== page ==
WHILE the government says the volume of locally-manufactured products in the retail sector rose to 85% last year from 40% five years ago, a weakening economy and rising price levels have forced the authorities to endlessly relax import requirements to plug a deficit in output, raising questions on the validity of official figures.
As election season gathers momentum, post-cabinet Press briefings have become platforms for ministers to hype-up achievements made since their appointment, with the hope of retaining their portfolios or better ones despite the starkly contrasting realities on the ground.
Zimbabwe, a net importer, has been relying on imports of both finished products and throughput from its key trading partners such as South Africa and China.
However, Information minister Monica Mutsvangwa recently projected a different picture during a post-cabinet briefing.
She said manufactured exports have increased in value from US$324 million in 2021 to US$366 million in 2022, with most exported products being food, manufactured tobacco, textiles and packaging. Capacity utilisation increased from 47% in 2020 to 66% in 2022.
“The strong performance in the industry and commerce sector demonstrates that the Second Republic led by His Excellency the President, Cde E.D. Mnangagwa, is walking its talk in industrialising and modernising the economy, as well as economic growth,” Mutsvangwa said.
“Cabinet would like to advise that the State of Industry Booklet detailing performance in the industry and commerce sector is available for public reference.”
Despite hyping-up the state of the manufacturing sector, realities on the ground paint a different picture. The government has over the years been gazetting several statutory instruments relaxing import restrictions.
The minister Finance and Economic Development gazetted Statutory Instrument 89 of 2023: Customs and Excise (Suspension) (Amendment) Regulations, 2023 to suspend duty in the importation of ammonium nitrate solution by listed companies for a period of 12 months.
The duty would be suspended for specified amounts of ammonium nitrate. The suspension of duty will not suspend value-added tax (VAT) and the companies will still be expected to pay VAT for the imported ammonium nitrate.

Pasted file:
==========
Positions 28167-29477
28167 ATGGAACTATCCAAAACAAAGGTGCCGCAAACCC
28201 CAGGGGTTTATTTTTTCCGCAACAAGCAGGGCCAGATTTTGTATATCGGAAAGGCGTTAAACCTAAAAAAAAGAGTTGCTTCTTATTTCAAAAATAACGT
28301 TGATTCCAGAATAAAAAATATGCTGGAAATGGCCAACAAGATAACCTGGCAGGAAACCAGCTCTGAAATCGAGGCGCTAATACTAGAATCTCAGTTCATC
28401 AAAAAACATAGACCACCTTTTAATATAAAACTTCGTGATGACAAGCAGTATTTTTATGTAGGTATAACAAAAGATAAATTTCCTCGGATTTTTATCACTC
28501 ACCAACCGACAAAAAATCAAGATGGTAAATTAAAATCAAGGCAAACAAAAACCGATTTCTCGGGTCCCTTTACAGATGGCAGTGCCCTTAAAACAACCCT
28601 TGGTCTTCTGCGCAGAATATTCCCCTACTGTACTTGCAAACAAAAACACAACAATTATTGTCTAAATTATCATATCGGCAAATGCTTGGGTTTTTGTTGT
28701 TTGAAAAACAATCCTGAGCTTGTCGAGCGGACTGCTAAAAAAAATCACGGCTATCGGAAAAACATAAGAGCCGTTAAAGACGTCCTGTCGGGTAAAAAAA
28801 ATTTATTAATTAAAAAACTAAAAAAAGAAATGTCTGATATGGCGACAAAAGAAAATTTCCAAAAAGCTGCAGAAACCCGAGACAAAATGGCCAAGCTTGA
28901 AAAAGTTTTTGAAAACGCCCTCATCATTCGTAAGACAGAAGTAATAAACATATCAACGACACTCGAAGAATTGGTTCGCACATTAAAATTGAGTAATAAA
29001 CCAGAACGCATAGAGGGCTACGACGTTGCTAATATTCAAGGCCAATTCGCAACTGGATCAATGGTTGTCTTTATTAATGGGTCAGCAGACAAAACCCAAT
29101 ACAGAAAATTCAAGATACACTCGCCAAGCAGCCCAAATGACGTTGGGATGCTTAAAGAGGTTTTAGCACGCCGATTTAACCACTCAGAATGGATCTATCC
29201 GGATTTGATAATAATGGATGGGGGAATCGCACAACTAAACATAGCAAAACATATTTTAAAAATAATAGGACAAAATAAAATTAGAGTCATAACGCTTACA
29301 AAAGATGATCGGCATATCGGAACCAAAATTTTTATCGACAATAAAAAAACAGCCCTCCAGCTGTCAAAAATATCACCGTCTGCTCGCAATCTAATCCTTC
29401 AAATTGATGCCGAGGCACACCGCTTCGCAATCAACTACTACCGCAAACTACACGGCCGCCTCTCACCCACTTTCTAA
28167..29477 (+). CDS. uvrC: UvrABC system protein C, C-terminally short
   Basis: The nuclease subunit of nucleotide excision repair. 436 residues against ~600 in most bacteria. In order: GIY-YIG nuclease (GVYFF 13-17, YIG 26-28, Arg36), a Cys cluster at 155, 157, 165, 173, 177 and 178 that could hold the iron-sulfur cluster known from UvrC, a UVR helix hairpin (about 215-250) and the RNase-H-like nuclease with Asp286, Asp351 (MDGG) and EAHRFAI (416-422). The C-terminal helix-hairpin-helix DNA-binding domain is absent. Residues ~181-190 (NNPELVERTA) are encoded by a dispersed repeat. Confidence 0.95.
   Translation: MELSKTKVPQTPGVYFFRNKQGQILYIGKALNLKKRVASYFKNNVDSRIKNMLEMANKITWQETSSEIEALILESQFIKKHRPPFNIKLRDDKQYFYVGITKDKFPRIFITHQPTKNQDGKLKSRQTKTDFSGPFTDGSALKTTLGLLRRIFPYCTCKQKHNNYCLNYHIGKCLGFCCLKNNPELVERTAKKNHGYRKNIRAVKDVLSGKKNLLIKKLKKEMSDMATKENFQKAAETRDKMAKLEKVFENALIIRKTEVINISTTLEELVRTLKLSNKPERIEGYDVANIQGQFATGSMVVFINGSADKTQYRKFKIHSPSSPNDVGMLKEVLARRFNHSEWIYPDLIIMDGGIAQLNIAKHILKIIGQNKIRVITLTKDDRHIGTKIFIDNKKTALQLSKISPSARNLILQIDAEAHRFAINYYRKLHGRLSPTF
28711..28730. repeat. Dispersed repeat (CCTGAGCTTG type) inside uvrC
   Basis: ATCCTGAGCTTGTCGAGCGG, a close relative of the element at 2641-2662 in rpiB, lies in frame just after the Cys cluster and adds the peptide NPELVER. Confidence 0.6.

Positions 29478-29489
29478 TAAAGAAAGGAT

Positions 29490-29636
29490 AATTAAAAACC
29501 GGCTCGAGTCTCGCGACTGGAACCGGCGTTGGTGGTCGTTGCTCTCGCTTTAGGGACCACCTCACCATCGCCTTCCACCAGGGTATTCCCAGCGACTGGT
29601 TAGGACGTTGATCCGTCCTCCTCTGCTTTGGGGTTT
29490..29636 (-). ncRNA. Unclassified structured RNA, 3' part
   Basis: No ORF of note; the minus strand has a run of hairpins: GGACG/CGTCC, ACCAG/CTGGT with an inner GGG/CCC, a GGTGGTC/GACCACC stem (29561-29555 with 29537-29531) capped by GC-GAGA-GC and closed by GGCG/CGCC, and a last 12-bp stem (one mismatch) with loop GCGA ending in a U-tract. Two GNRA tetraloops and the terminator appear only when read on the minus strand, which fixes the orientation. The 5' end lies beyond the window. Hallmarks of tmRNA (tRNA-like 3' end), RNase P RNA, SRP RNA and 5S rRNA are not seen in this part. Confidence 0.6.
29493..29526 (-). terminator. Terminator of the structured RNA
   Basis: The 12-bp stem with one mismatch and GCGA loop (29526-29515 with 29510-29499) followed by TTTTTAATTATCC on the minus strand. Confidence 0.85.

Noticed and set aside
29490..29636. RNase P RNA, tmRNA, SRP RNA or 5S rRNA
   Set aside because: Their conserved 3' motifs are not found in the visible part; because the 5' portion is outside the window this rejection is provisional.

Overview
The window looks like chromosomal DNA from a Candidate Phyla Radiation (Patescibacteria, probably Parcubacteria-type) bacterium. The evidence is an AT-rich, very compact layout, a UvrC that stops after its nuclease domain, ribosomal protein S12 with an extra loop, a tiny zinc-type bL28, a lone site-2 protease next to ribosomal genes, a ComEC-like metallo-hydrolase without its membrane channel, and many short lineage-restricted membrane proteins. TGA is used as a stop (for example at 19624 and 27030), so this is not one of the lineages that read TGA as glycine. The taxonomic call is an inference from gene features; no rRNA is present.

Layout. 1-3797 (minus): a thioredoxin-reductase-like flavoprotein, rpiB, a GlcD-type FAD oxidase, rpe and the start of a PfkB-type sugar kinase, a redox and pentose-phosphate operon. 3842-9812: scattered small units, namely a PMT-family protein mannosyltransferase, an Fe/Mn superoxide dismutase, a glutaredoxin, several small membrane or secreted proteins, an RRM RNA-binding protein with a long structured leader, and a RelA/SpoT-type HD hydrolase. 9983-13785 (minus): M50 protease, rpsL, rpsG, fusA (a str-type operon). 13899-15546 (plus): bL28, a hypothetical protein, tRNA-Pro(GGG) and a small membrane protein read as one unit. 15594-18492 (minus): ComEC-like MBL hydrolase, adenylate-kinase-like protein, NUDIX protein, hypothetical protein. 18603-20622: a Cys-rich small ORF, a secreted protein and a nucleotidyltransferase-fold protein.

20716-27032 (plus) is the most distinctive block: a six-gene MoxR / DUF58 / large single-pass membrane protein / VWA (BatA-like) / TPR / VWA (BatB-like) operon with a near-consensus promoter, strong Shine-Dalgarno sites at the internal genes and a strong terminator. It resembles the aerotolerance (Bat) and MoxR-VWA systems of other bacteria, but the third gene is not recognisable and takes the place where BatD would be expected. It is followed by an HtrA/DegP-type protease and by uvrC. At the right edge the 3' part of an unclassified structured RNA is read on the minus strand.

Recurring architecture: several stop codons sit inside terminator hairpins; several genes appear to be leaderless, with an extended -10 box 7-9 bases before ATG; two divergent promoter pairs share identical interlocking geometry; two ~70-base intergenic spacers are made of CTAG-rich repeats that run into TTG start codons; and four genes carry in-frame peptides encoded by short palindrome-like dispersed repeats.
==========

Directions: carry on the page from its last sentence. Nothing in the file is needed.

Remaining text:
Treasury has in the past gazetted statutory instruments relaxing the importation of groceries, reflecting how uncompetitive local producers have been and also how they are failing to meet domestic demand.
Last October, Kurai Matsheza, the Confederation of Zimbabwe Industries (CZI) president, left delegates attending the ZimTrade Exporters’ Conference shocked when he said famine-hit Somalia fared better than the southern African nation in terms of export diversification.
“There is a need to diversify, obviously, our production processes. Mining and services are coming up but more than 70% of our exports are mineral-based,” Matsheza said.
“In terms of the export diversification index, Zimbabwe is about 2.5, which is even lower than countries such as Somalia. The higher the number, the less diversified you are. So, the ideal situation is to move closer to zero . . . Only 18% of products exported by Zimbabwe have shown some competitive advantage,” Matsheza said.
Just to bring that into perspective, according to the World Bank, in the early 2000s, Zimbabwe used to introduce 600 new products in the export basket.
The rate of discovery (export of previously un-exported products), however, has been declining and in 2019 it dropped to just five.
According to the Zimbabwe National Statistical Agency figures for the volume of the manufacturing index for the first three months of the year, the average output index for food stuffs for the first quarter of 2023 was 390.3 compared to 625.2 recorded in the 4th quarter of 2022.
This reflected a 37.6% decrease in foodstuffs production. Immediately, Zimbabwe’s quest to transition into an upper middle-income economy by 2030 was brought into sharp focus and questions were asked as to how feasible this ambitious project is without a robust export-driven development plan.
For decades, economic diversification has been a policy priority for low-income and middle-income economies. Zimbabwe, which at Independence had one of the most diversified economies on the continent, has often been cited as a case study on the efficacy of sanctions.
During the 1965 Universal Declaration of Independence era under former late prime minister Ian Smith, Rhodesia, a British territory in southern Africa that had governed itself since 1923, now regarded itself as an independent sovereign state.
It was slapped with sanctions, but emerged stronger.
Through a combination of inward-looking policies and an aggressive industrialisation drive, Rhodesia, which later became Zimbabwe at Independence in 1980, managed to build a solid manufacturing sector with forward and backward linkages and its core infrastructure continues to stand to this day.